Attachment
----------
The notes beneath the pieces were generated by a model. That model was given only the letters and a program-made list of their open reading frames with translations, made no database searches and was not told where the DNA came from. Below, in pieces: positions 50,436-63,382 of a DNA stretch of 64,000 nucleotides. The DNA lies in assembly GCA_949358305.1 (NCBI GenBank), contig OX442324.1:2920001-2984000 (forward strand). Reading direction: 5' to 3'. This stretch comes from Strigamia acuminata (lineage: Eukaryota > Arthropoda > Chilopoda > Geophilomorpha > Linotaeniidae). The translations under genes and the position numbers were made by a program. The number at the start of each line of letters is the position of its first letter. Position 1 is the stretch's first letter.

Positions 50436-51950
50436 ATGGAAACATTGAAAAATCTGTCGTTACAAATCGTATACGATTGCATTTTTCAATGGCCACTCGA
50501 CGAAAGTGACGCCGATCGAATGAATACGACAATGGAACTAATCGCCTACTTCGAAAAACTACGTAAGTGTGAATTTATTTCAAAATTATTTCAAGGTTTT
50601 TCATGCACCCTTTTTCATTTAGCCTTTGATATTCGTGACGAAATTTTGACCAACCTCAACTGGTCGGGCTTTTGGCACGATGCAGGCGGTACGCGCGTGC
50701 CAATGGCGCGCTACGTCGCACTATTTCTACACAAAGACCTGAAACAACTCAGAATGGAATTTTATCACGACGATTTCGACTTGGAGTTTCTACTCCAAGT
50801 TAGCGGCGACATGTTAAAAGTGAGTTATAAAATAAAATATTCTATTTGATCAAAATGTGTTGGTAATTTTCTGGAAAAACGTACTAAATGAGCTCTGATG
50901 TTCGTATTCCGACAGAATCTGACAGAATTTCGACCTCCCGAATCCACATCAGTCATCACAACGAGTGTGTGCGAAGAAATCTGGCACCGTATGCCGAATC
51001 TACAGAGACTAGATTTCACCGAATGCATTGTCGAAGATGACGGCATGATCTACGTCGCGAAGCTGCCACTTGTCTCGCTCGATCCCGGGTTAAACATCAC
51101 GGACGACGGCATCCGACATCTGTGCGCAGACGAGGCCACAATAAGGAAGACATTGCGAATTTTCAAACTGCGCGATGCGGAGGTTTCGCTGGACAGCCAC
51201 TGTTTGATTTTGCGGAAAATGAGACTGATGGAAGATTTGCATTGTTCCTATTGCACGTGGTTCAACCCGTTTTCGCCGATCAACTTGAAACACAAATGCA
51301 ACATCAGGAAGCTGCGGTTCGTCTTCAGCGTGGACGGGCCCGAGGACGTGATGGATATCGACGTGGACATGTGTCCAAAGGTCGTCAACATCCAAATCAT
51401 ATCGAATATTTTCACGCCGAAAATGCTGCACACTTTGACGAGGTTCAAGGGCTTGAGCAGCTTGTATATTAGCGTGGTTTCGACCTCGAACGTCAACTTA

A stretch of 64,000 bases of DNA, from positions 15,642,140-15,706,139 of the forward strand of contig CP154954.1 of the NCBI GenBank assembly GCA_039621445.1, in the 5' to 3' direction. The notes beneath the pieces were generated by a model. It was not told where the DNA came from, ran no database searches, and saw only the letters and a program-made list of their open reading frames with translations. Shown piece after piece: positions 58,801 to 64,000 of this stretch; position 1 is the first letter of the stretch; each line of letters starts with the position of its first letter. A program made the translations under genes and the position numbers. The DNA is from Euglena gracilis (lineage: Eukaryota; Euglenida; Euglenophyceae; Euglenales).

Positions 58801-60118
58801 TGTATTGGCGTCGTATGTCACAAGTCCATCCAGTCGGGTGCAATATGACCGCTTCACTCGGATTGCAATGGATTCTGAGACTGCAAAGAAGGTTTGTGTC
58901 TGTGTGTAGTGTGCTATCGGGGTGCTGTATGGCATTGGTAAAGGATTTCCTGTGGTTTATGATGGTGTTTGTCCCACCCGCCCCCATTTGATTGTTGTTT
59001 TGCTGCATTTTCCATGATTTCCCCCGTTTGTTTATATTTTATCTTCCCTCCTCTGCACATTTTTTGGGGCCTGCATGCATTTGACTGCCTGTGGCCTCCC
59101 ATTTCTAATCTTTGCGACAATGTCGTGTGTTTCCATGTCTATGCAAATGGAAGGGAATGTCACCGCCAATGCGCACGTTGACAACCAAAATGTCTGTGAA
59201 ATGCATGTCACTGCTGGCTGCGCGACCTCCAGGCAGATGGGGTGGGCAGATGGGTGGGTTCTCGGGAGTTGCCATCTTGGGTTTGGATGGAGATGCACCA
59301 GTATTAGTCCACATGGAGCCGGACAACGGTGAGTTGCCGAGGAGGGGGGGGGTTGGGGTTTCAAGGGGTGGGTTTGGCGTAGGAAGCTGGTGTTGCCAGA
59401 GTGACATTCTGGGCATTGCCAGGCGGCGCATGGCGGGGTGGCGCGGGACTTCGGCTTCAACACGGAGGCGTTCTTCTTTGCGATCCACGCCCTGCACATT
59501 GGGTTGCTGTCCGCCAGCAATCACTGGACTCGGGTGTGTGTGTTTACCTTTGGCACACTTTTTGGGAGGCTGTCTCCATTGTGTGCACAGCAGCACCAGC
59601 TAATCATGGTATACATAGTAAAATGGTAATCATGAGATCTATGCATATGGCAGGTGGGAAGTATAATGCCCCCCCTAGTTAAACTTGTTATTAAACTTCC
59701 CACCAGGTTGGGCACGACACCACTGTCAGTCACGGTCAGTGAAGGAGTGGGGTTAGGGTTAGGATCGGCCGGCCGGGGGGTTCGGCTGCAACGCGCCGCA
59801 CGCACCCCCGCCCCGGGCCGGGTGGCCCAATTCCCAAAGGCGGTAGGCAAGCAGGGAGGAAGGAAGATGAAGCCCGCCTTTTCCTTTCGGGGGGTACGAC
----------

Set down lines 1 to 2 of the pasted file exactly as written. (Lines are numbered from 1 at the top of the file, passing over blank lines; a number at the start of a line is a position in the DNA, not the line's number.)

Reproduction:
The notes beneath the pieces were generated by a model. That model was given only the letters and a program-made list of their open reading frames with translations, made no database searches and was not told where the DNA came from. Below, in pieces: positions 50,436-63,382 of a DNA stretch of 64,000 nucleotides. The DNA lies in assembly GCA_949358305.1 (NCBI GenBank), contig OX442324.1:2920001-2984000 (forward strand). Reading direction: 5' to 3'. This stretch comes from Strigamia acuminata (lineage: Eukaryota > Arthropoda > Chilopoda > Geophilomorpha > Linotaeniidae). The translations under genes and the position numbers were made by a program. The number at the start of each line of letters is the position of its first letter. Position 1 is the stretch's first letter.

Positions 50436-51950